A big hit in the USSR, Golden Mountains was Shostakovich's third film and, despite its propagandist plot (about a peasant "awakening" to revolutionary consciousness in St Petersburg), he was still interested enough in the medium to experiment. The most salient example of this is a 7-minute fugue for organ and orchestra which caused excited comment in 1931. Jurowski's reading of this bastard son of the passacaglia in Lady Macbeth is comparatively reserved, although spectacularly recorded; Rozhdestvensky is more convincingly full-tilt, although less clearly produced and vitiated by tuning problems. Collectors of Shostakovich's popular hits will want to hear the Waltz; those on the lookout for echoes of his symphonic style will be fascinated by the tense Intermezzo, with its anticipation of the opening movement of the Eleventh Symphony. (Whether Golden Mountains concerns the 1905 period is unknown. Frustratingly, the sleevenote writer, who has done no research, cannot help us here.) The rest of the score is workaday stuff. (When Shostakovich hurriedly put together the suite in 1936, he could not even be bothered to write a short coda to the Finale, instead simply dropping in the already slapdash closing bars of his Third Symphony.)

The so-called suite from the "Maxim Trilogy", which accompanies Golden Mountains on the new Capriccio issue, actually consists of the Prologue from Maxim's Youth (1934-5) plus Lev Atoumyan's 1961 suite Opus 50a supposedly from the third of the Maxim films, Vyborg District (1938). (This picture is also known as The Vyborg Side, districts in Russian cities being referred to as "sides" according to which other cities they face). In fact, only one of the numbers in Opus 50a is drawn from the score for Vyborg District: No. 8, the Overture. The rest consists of five numbers (2, 3, 4, 6, 7) from the second of the Maxim films, Maxim's Return (1936-7), and two from The Unforgettable Year 1919 (1951). Presumably Atoumyan imported the last two items because of the revolutionary songs they contain. This is unfortunate since they are composed in the faceless style of the era of Stalin worship after the Second World War, and, as such, clash with the uproarious irreverence of most of the rest of the music, written during the 1930s.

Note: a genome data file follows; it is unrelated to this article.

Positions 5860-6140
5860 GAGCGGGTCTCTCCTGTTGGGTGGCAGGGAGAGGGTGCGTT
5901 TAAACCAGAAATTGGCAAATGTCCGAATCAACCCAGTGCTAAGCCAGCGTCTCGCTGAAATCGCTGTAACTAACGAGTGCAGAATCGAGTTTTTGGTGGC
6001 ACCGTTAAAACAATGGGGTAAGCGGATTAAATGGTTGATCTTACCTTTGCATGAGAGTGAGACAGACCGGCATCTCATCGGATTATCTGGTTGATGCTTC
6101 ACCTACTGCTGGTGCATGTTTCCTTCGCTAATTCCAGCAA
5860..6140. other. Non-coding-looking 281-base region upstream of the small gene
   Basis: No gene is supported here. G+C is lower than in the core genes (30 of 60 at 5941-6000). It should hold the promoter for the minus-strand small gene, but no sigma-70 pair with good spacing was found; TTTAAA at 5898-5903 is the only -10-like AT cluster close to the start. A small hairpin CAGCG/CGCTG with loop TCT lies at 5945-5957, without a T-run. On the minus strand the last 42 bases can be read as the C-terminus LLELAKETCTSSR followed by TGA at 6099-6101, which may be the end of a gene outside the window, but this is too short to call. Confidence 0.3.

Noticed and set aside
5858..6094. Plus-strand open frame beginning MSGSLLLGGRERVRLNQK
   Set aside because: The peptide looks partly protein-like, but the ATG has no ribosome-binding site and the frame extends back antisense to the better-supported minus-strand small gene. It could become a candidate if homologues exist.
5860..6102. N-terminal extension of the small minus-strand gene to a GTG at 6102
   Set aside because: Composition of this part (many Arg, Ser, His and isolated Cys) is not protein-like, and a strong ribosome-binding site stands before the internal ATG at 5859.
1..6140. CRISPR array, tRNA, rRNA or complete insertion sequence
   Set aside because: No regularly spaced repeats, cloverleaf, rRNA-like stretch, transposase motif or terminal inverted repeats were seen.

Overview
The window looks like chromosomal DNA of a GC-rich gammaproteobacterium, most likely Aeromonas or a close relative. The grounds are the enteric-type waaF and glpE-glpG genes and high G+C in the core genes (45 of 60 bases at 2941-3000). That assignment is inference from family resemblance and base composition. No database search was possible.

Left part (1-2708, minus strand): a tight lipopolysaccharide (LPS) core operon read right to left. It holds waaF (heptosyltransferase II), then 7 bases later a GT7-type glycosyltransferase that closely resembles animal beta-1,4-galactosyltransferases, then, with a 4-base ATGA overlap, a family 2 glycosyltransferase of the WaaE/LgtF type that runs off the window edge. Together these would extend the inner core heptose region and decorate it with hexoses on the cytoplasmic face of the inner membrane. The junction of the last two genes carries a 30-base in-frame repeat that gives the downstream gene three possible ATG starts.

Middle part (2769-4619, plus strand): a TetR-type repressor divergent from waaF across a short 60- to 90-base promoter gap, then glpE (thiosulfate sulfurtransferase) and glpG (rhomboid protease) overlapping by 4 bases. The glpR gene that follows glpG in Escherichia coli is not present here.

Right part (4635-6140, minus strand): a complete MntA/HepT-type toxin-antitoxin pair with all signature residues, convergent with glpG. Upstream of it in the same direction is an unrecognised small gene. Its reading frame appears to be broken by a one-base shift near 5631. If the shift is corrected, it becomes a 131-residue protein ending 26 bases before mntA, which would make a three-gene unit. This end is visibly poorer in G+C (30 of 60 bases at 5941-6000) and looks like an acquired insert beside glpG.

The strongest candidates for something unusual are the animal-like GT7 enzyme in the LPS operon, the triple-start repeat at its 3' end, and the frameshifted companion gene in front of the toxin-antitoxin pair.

In the "Maxim Trilogy", Shostakovich was working with friends - Grigori Kozintsev and Leonid Trauberg - and clearly felt relaxed enough to have fun. The Prologue from Maxim's Youth is typical: a rumbustious march which, Ives-like, runs simultaneously with a fairground waltz before diverting into a jolly music-hall song (sung here by Svetlana Katchur). The fugue in the "Attack" scene from Maxim's Return is short but vintage Shostakovich. Without the intrusions from The Unforgettable Year 1919, this suite would be a perfectly acceptable representation of Shostakovich's film music of the mid-to-late 1930s. As it is, Jurowski's selection is well performed and, while not for generalists, will interest hardcore fans.

The second of these discs holds fewer attractions. The score for Zoya (1944) - a film by Lev Arnshtam about Zoya Kosmodemyanskaya, a girl partisan who, captured behind enemy lines near Moscow, was tortured and shot - is enlivened only by Shostakovich's orchestration of his Prelude in E flat minor, Opus 34 No. 14, and an amusing "Hero's Victory" march which careers crazily from key to key. The Fall of Berlin (1949), which the composer wrote after his nadir The Song of the Forests, consists of bombast and false pathos in an uncharacteristic style which few would identify as Shostakovich were it nor for the occasional passing references to his symphonies: the mounting intensity of the dirge "In the Ruined Village" (Eleventh Symphony: III); a brief snatch in "The Storming of the Seelov Heights" (Tenth Symphony: II); the first orchestral chord of "Scene in the Underground" (first chord of Fifth Symphony: IV).